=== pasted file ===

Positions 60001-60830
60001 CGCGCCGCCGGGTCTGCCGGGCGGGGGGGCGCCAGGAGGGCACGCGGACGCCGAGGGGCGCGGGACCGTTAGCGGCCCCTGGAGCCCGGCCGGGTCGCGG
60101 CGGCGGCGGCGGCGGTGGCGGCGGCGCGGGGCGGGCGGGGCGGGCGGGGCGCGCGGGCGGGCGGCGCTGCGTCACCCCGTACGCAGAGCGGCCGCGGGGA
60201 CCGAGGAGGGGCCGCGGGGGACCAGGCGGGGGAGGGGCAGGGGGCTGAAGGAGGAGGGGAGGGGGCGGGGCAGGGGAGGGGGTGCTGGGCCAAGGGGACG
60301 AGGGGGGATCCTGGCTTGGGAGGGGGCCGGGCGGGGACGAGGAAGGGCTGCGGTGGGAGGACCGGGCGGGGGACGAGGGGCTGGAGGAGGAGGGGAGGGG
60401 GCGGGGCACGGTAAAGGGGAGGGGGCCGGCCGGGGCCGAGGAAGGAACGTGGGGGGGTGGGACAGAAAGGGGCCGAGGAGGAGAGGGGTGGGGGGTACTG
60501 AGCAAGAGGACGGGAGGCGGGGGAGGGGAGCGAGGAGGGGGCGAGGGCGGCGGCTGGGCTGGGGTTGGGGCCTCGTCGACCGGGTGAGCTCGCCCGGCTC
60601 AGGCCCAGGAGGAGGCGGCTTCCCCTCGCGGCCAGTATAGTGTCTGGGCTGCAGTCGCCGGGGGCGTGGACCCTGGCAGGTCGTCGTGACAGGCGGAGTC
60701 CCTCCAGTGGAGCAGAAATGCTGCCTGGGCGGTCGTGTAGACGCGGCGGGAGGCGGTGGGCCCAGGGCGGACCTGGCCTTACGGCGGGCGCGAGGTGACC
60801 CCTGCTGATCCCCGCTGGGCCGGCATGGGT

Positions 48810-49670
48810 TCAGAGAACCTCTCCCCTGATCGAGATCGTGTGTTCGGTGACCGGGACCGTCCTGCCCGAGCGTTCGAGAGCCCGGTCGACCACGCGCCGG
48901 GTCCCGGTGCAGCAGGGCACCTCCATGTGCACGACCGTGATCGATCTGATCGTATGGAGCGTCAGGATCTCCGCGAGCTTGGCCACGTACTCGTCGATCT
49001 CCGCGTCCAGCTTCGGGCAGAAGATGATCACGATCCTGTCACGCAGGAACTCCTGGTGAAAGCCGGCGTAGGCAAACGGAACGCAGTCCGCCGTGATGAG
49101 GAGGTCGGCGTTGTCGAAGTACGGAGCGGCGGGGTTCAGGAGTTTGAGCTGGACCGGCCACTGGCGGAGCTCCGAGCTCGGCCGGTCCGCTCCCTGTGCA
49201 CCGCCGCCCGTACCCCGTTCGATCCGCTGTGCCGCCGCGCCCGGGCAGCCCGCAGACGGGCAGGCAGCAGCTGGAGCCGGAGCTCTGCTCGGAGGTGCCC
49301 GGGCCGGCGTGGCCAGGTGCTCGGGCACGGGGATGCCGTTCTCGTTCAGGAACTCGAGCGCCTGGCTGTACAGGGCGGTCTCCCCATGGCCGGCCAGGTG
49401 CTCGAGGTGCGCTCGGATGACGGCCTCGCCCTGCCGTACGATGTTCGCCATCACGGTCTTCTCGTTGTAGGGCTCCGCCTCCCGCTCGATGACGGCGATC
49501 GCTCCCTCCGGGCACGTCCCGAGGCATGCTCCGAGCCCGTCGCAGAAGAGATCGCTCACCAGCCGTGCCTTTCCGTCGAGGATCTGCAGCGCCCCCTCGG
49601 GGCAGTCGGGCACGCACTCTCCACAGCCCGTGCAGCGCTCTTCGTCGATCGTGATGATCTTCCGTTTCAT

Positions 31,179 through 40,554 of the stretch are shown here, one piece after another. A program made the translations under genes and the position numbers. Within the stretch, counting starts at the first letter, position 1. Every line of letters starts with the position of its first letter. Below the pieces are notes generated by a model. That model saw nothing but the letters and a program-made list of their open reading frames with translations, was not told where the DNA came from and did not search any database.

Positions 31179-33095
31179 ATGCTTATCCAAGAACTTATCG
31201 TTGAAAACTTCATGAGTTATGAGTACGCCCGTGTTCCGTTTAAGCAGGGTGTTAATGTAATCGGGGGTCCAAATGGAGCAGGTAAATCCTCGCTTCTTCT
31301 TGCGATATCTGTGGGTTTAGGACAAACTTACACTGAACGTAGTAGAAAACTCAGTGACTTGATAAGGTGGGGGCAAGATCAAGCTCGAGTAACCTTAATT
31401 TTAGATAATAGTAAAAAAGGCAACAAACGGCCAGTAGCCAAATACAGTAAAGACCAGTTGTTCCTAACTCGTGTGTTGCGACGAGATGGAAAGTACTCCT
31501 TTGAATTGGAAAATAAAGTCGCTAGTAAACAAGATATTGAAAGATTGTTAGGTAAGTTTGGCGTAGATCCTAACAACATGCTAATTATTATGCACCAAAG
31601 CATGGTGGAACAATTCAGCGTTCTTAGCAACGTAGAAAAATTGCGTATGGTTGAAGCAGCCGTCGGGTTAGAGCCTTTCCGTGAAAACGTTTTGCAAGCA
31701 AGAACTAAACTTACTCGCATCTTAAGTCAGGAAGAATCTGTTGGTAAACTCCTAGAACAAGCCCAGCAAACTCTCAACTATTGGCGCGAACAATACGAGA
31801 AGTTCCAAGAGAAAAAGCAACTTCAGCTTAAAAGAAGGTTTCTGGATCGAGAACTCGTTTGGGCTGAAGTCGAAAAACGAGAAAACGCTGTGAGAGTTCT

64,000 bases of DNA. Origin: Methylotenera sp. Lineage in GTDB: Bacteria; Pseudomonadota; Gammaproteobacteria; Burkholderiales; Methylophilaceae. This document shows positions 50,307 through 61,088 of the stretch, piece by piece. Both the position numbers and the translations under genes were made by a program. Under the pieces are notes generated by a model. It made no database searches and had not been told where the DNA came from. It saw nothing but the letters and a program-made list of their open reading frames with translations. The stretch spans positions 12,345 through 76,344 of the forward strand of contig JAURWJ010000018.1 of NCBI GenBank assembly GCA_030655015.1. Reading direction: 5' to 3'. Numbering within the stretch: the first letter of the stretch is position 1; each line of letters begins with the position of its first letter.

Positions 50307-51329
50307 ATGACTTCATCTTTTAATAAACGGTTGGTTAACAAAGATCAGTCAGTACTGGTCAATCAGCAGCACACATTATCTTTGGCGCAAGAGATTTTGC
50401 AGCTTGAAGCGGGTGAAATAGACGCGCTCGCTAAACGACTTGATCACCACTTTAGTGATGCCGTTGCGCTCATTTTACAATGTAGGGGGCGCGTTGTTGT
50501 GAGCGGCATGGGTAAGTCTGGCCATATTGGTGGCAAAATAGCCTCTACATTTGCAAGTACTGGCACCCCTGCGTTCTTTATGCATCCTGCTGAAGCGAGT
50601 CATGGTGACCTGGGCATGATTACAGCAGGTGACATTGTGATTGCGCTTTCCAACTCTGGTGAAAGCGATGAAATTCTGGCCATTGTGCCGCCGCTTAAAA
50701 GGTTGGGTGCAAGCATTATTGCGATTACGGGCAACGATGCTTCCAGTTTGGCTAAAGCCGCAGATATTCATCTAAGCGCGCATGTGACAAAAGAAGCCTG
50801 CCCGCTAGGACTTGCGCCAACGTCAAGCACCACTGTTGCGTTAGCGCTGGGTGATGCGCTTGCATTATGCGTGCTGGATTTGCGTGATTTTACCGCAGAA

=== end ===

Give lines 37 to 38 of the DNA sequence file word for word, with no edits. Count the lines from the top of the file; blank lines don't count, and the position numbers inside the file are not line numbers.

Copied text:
50701 GGTTGGGTGCAAGCATTATTGCGATTACGGGCAACGATGCTTCCAGTTTGGCTAAAGCCGCAGATATTCATCTAAGCGCGCATGTGACAAAAGAAGCCTG
50801 CCCGCTAGGACTTGCGCCAACGTCAAGCACCACTGTTGCGTTAGCGCTGGGTGATGCGCTTGCATTATGCGTGCTGGATTTGCGTGATTTTACCGCAGAA